Outdoor Skills: Use Tires to Make a Better Chopping Block

Got some old tires in the garage? Don't think of them as eyesores. Those are handy wood-splitting devices that can save you time and trips to the chiropractor. Stack spare tires on top of or around a chopping block, and those worn-out Goodyears will hold wood rounds in place while you work ax magic. The wood stays inside the tire, so you can split smaller and smaller pieces without having to bend over and pick them up each time the ax falls. When the wood splits cleanly, the tire helps keep your ax from biting deeply into the block. Miss the round entirely--hey, it happens--and the tire catches the errant edge and guards your legs against a horrific gash. Here's how it's done.

1) Big block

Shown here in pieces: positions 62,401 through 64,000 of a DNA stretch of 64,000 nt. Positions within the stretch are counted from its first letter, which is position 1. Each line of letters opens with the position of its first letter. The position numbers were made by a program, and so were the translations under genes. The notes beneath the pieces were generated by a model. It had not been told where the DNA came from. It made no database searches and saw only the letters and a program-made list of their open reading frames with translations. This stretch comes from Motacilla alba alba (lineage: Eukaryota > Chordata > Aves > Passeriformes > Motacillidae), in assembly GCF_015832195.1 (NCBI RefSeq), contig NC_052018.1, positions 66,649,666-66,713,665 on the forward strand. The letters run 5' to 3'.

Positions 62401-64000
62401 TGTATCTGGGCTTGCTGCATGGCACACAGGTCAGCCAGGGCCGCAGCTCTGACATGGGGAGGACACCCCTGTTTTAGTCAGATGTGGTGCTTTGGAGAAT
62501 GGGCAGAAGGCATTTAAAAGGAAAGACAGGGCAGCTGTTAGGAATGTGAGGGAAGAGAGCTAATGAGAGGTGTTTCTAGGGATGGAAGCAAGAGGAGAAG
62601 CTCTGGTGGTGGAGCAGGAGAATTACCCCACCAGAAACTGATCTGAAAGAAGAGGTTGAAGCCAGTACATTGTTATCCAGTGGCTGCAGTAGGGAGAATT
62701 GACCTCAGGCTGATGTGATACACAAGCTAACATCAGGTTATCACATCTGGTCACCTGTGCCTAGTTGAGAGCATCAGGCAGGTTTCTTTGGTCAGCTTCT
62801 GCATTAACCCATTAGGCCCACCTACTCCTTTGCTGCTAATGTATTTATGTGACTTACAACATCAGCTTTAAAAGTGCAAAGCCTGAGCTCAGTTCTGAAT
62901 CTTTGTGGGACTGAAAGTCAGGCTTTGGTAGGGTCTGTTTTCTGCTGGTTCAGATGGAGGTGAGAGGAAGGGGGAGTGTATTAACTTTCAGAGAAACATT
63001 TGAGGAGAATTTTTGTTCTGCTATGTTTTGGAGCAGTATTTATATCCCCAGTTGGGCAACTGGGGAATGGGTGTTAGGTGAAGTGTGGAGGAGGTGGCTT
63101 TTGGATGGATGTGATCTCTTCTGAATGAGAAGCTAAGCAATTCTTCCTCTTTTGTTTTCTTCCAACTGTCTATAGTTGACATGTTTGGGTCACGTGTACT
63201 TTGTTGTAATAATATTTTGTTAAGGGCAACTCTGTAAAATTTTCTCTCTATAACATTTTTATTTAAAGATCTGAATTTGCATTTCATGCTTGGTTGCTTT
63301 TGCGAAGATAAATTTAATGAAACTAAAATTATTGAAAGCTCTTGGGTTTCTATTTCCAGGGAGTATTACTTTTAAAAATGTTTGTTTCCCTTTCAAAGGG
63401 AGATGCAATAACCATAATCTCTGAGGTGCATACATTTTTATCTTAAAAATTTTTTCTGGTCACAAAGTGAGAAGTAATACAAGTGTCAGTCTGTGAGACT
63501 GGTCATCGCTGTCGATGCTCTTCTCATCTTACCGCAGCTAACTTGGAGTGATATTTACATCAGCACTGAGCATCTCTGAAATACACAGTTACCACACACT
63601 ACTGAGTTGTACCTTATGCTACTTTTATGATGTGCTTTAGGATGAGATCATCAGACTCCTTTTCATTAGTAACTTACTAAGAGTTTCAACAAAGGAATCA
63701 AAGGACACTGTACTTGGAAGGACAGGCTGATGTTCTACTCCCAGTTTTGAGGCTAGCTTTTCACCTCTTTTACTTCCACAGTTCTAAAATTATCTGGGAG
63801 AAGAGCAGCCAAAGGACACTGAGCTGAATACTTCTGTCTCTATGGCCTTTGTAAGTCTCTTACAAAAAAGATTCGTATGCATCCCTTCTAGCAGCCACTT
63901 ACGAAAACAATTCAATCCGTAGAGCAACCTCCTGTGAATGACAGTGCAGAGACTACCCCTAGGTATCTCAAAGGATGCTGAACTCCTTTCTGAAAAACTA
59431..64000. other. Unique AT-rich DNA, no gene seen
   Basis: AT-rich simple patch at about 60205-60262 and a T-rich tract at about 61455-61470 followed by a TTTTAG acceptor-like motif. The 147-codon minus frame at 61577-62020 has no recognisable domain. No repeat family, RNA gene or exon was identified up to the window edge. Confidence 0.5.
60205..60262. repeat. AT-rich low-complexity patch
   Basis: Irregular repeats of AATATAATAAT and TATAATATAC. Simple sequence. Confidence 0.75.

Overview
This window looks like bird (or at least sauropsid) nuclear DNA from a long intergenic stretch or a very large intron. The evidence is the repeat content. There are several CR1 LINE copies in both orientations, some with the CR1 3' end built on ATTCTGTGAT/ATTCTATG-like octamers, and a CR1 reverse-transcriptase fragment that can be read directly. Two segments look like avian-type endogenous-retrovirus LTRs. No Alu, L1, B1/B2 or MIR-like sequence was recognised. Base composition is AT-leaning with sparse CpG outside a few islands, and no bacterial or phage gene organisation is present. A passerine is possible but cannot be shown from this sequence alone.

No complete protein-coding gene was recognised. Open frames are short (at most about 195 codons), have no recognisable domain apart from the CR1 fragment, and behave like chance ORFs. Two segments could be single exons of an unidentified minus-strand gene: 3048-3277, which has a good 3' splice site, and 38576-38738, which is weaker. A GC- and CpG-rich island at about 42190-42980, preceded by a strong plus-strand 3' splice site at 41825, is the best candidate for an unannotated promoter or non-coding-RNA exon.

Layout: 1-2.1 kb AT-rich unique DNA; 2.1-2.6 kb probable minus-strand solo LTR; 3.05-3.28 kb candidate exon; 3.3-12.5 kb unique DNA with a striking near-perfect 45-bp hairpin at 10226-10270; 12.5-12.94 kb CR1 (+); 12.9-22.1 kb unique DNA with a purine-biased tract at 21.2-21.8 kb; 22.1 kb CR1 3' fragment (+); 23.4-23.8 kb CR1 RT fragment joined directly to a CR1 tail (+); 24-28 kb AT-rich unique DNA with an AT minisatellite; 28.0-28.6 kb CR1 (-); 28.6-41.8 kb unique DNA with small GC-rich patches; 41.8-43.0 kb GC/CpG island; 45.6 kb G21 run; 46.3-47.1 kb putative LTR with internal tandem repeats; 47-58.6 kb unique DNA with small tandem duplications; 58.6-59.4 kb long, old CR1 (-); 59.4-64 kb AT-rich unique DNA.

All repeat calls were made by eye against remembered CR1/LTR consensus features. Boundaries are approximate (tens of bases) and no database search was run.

Illustrations by Steve Sanford

Use a utility knife to create tabs on one side of the tire, cutting through the rim bead and a couple of inches into the sidewall. Slide the tire onto the top of the block, tabs facing the ground, leaving plenty of tire above the block surface. Nail the tabs into the side of the block.

2) Small block

Stack four or five spare tires on top of one another with the chopping block fitting snugly in the middle. The top tire needs to extend above the chopping block's surface. Secure the tires together with parachute cord. This arrangement provides stability to smaller splitting blocks.